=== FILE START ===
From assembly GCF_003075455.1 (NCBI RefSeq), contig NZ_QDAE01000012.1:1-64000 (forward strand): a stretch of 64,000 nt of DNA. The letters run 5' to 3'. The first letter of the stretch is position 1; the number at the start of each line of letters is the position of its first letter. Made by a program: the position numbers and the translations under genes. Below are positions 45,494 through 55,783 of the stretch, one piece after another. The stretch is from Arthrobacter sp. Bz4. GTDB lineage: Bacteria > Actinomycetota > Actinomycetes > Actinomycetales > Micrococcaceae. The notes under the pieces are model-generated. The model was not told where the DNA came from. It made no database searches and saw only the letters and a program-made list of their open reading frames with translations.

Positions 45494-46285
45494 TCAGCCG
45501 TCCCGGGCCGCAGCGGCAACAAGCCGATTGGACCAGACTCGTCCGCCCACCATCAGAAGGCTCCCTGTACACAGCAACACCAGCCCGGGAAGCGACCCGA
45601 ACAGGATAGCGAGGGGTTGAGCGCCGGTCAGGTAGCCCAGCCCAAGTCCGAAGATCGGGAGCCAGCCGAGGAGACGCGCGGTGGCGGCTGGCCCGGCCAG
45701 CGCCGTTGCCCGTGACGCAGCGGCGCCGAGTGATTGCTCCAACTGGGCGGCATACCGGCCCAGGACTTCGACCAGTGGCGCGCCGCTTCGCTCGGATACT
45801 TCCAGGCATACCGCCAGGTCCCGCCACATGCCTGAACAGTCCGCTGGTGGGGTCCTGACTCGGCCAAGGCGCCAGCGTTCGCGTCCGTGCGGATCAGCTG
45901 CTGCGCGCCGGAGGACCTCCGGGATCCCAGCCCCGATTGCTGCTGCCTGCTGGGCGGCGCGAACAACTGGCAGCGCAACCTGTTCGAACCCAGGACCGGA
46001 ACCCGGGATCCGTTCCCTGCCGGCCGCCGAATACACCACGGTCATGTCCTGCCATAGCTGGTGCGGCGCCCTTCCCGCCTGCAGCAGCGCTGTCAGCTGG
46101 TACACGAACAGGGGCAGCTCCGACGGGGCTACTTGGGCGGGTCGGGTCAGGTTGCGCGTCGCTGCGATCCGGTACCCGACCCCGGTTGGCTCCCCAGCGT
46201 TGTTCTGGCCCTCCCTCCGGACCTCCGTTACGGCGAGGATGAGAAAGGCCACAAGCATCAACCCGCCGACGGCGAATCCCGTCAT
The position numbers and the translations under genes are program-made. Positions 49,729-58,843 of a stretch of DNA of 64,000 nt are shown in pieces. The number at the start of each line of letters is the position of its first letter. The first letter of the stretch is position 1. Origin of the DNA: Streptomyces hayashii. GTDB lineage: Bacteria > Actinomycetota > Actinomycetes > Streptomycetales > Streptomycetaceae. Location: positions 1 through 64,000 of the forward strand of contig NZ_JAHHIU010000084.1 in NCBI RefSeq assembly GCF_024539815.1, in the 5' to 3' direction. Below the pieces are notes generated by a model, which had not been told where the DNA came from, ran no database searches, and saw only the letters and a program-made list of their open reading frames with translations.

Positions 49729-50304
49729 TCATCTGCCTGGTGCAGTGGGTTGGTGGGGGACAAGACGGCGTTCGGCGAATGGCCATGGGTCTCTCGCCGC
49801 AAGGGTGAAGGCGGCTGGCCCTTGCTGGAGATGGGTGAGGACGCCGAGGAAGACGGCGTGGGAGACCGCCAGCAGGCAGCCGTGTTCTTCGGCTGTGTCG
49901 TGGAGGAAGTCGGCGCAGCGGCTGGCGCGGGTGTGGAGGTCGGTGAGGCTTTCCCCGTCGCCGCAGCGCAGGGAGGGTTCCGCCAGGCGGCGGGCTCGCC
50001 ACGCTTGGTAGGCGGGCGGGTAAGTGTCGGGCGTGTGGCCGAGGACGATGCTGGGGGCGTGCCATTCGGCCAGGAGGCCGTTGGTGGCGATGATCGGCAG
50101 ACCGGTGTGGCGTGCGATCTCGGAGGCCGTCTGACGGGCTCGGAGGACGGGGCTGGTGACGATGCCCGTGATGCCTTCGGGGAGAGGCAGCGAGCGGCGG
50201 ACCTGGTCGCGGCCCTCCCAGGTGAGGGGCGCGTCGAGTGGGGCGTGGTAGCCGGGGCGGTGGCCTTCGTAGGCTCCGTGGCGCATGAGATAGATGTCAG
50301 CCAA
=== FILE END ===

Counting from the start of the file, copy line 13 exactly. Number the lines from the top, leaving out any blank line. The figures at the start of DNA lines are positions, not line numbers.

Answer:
Positions 49729-50304